Chef DAT's Underground Dinners Give Dallas its Most Affordable Supper Club to Date

Chef David Anthony Temple — AKA Chef DAT — plating meals at a recent dinner at Garden Cafe.EXPAND
Chef David Anthony Temple — AKA Chef DAT — plating meals at a recent dinner at Garden Cafe.
Taylor Danser

At the small tables of an underground dinner, a couple might be paired with another random couple who will become Facebook friends by the end of the evening. With a casual dress code, BYOB and good food, chef David Anthony Temple's underground dinners give diners another option outside of the traditional culinary experience. 

Chef DAT has taken his fine-dining restaurant know-how from underground to brick-and-mortar and back underground again, recently using East Dallas' Garden Cafe as a venue for two of his near-weekly pop-up dinners. The theme of the Garden Cafe dinners focused on produce you can find at the new Stock Exchange Neighborhood Pantry, an "old-school general store" that recently opened next door to the cafe and is operated by cafe manager Mark Wootton.

At one of the pop-up dinners at Garden Cafe, 17 people who had been on the email list each paid $71 in cash at the end of the night (before tip) for the six-course meal. Compared with other Dallas supper clubs, that's damn near a steal — both Dallas Supper Club and Frank Underground clock in at about $150 per meal. 

Before the meal began, Temple did the required schmoozing around the dining room, tasting diners' wines (the BYO-wine option helps keep meal prices down) and chatting with patrons. Chef DAT let his personality take over the room, explaining that the night's meals wouldn't be complicated but would celebrate the food in a simple manner.

Chef DAT's recent underground dinner highlighted produce from the new Stock Exchange Neighborhood Pantry.EXPAND
Chef DAT's recent underground dinner highlighted produce from the new Stock Exchange Neighborhood Pantry.
Taylor Danser

He commanded attention at one point while plating food. Instead of rubbing herbs to get the best flavor before plating, he loudly slapped them in between his hands. "Sometimes herbs need a good spanking," he says.

While celebrating Wootton’s new store, the night also fêted Tom Spicer, the beloved store owner who Temple says helped define the farm-to-table movement in Dallas. Spicer died in 2015; funds from the recent dinners went to the Spicer family. The main course led diners to scrape every item with their forks. Every flavor on the plate was perfectly paired: the grass-fed prime rib (from Jimmy’s Food Store) perfectly fried Brussels sprouts, pureed cauliflower and — the best part — fresh shishito peppers.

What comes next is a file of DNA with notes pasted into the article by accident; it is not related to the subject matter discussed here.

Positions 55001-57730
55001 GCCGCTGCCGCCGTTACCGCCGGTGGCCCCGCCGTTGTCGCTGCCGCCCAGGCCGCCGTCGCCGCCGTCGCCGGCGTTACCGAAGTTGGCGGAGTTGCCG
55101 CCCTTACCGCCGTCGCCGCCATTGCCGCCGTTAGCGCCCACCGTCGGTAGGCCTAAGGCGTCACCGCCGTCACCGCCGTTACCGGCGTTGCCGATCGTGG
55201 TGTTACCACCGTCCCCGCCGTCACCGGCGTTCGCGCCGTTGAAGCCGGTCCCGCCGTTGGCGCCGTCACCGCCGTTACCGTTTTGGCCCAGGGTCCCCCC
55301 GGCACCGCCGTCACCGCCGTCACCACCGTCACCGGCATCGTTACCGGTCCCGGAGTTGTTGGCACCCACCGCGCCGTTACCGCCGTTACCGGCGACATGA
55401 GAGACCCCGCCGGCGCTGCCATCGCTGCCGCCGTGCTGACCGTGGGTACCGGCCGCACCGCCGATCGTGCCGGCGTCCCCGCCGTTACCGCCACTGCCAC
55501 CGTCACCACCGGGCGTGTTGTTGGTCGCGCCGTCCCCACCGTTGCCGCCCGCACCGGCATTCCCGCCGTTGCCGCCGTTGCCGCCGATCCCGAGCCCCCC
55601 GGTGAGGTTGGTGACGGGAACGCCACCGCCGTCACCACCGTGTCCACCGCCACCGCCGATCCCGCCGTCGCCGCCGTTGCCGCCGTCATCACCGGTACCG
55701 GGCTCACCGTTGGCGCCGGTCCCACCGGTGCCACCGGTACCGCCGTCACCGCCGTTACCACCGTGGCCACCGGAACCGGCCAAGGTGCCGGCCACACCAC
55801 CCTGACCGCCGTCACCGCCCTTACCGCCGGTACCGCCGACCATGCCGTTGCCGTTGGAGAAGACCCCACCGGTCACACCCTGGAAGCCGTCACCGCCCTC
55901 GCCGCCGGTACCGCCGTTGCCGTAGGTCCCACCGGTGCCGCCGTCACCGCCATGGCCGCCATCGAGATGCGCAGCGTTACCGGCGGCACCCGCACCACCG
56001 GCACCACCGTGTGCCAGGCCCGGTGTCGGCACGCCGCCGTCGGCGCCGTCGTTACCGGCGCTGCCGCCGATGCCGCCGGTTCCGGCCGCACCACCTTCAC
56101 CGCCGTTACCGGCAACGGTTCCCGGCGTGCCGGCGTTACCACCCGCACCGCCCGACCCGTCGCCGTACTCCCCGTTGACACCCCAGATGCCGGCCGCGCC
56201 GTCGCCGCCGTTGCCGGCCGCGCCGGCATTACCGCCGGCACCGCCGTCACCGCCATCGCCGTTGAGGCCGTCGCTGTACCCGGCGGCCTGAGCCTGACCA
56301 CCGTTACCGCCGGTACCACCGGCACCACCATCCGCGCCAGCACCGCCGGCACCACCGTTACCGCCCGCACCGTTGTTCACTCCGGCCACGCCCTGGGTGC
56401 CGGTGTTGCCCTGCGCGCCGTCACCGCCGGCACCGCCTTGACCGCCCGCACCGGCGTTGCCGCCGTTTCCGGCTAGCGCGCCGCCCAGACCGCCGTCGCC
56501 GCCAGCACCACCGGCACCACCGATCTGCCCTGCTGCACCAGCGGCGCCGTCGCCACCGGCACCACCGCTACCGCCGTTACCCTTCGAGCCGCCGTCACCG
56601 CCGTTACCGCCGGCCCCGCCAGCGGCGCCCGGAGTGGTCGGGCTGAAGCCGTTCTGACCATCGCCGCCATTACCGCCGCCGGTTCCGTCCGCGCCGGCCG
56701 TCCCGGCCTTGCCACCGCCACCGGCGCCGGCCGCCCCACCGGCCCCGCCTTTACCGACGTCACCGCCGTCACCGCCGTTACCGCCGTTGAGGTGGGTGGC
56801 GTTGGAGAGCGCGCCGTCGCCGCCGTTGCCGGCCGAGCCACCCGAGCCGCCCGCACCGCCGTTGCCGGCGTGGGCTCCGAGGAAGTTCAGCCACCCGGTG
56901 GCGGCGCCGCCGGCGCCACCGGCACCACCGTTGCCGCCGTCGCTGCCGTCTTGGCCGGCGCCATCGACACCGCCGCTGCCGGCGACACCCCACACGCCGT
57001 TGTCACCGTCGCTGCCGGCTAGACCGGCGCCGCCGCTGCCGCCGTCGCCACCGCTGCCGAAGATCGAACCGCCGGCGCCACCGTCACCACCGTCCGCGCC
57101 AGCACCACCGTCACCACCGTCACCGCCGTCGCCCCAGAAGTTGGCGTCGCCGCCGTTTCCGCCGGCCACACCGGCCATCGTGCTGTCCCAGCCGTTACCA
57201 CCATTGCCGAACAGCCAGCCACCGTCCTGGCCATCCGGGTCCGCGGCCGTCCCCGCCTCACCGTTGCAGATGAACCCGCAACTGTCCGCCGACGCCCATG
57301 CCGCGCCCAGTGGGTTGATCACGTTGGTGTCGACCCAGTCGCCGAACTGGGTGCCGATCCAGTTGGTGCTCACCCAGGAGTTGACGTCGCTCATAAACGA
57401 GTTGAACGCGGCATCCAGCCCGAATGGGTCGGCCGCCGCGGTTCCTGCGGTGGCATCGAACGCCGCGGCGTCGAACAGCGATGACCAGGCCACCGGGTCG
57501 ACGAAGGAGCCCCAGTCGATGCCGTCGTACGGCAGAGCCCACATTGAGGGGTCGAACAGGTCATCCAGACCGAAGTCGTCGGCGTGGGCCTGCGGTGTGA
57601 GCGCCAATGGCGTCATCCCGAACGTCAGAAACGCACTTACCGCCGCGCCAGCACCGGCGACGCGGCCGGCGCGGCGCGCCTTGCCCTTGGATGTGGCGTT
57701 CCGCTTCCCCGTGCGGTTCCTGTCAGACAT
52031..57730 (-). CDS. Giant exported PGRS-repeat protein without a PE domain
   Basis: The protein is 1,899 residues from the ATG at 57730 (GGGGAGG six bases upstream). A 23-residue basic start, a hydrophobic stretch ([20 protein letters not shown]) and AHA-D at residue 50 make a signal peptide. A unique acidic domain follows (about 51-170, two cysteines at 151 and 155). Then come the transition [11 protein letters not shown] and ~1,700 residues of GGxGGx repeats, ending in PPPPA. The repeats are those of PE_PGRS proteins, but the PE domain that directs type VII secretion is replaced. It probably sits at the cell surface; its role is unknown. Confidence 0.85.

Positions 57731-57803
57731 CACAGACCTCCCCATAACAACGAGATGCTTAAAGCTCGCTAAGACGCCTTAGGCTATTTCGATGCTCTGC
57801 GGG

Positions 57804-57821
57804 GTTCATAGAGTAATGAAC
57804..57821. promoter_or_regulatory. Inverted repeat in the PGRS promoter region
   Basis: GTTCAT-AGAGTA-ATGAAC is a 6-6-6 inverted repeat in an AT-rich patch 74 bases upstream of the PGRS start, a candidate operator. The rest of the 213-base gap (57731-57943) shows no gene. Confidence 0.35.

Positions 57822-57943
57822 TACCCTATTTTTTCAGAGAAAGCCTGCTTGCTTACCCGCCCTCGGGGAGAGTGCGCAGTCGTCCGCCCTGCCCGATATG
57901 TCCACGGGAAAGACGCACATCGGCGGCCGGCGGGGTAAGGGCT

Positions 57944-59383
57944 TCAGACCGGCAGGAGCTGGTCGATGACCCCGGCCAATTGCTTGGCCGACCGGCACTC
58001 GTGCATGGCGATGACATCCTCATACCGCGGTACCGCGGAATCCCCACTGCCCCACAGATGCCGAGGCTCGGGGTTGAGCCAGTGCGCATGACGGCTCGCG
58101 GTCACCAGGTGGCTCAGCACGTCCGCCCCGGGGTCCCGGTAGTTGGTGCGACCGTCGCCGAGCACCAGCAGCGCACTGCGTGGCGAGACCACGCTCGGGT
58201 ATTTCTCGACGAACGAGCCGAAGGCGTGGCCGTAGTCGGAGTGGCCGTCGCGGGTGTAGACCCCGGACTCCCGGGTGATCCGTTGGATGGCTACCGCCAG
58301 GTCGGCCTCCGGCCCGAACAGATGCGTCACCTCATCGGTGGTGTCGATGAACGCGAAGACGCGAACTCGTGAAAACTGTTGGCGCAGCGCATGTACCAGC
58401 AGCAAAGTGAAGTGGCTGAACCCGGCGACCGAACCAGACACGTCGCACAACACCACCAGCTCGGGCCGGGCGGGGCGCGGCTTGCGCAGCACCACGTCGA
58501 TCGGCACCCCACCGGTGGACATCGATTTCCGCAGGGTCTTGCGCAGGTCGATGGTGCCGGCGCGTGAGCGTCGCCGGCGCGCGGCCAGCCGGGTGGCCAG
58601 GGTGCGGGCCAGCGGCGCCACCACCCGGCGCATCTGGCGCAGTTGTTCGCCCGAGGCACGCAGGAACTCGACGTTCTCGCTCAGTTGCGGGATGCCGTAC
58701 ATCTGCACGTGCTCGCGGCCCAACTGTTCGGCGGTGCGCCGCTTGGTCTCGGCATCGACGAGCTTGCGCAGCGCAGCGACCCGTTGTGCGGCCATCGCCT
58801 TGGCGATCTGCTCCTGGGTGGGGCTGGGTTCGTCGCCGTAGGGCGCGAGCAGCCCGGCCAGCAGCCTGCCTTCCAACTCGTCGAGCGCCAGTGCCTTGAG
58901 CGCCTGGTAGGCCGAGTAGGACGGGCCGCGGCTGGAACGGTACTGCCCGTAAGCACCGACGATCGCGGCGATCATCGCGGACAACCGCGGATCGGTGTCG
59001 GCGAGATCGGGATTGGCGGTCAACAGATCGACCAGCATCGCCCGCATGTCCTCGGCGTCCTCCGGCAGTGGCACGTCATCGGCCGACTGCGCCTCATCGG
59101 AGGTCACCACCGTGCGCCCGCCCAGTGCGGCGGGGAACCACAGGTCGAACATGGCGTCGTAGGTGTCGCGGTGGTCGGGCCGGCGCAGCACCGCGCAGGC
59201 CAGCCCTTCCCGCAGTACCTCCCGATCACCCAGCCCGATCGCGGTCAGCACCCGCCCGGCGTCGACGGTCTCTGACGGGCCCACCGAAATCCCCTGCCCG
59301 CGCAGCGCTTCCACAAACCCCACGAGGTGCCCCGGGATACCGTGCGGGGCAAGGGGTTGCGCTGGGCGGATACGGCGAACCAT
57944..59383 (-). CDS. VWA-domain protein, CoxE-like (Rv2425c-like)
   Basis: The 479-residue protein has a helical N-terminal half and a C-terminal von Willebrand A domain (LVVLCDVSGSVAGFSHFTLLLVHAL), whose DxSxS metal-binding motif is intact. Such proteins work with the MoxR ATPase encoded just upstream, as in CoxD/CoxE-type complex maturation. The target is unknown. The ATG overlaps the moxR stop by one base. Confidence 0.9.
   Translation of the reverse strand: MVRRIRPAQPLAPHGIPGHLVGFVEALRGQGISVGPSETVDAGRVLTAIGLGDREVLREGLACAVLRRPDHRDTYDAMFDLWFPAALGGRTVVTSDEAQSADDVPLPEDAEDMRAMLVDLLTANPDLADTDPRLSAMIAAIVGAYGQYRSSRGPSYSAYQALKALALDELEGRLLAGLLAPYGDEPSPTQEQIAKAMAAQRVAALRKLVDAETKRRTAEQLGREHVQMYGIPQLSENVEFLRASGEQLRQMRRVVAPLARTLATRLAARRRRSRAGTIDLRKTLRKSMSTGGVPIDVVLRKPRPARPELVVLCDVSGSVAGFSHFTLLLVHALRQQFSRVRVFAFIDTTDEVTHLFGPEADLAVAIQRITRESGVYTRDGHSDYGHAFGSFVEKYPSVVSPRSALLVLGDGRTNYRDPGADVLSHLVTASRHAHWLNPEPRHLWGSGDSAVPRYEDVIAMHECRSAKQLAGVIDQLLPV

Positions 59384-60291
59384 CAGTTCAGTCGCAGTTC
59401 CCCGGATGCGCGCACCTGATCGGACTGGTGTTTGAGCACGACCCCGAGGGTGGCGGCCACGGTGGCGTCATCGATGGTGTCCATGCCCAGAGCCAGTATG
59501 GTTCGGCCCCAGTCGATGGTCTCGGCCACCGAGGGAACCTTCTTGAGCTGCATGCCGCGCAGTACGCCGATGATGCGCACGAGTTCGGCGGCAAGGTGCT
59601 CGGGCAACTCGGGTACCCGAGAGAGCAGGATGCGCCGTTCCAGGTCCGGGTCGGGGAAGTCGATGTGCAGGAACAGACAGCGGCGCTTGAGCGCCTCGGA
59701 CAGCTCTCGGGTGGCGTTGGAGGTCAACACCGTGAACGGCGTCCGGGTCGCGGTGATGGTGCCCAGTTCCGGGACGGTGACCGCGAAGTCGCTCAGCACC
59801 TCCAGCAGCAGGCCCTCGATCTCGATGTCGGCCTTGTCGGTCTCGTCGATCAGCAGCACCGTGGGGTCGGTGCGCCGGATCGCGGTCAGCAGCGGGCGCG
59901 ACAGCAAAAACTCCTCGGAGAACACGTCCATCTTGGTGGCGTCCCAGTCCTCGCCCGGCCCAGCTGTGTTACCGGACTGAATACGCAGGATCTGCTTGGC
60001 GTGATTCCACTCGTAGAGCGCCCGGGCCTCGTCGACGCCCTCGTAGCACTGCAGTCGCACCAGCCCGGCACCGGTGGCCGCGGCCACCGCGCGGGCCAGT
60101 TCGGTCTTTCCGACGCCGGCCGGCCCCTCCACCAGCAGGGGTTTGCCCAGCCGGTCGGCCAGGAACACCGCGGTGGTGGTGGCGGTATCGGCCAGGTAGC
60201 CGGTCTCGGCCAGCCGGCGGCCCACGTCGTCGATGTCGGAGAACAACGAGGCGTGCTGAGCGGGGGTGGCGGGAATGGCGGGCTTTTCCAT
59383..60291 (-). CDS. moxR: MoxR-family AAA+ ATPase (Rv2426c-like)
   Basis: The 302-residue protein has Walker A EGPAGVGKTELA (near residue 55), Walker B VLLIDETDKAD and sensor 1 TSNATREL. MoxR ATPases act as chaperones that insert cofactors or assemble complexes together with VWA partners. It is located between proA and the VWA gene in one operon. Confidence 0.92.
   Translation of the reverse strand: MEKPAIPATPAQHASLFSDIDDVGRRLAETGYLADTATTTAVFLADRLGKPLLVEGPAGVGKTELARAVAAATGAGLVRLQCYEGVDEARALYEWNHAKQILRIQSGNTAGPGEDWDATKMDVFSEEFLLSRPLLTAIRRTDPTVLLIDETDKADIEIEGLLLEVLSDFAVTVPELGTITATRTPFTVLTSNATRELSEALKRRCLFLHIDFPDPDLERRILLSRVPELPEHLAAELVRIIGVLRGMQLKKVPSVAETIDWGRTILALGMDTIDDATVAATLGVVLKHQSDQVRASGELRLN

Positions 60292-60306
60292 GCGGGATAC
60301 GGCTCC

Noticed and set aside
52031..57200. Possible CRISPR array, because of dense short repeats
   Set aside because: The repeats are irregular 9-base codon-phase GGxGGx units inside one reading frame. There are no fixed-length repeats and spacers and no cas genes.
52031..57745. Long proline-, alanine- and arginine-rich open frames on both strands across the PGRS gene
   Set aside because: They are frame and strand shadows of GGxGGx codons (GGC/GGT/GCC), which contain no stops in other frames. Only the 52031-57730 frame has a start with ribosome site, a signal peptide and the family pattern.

And if that wasn’t enough to make you think the wackiness of being a part of an email list just to get in is worth it, the foie gras in the ice cream impressed with a perfect subtlety.

Chef DAT's next BYOB underground dinners happen 7 p.m. Friday and Saturday, location forthcoming, and will set diners back $68 plus gratuity. 

"All the produce is coming from The Stock Exchange and all the meats from Louisiana," Temple says. "I just got home with a big cooler of amazing andouille, deer, chicken, boudin and shrimp."

To get in on the dinner, sign up for Chef DAT's email list, where further details like the menu and location will be announced closer to this weekend's dinners. Unlike Dallas' other more prominent supper clubs, this one is relatively easy to grab a seat at — and is likely more affordable for Dallasites who just can't swing the city's more exclusive supper clubs.

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The Stock Exchange Neighborhood Pantry

5308 Junius
Dallas, TX

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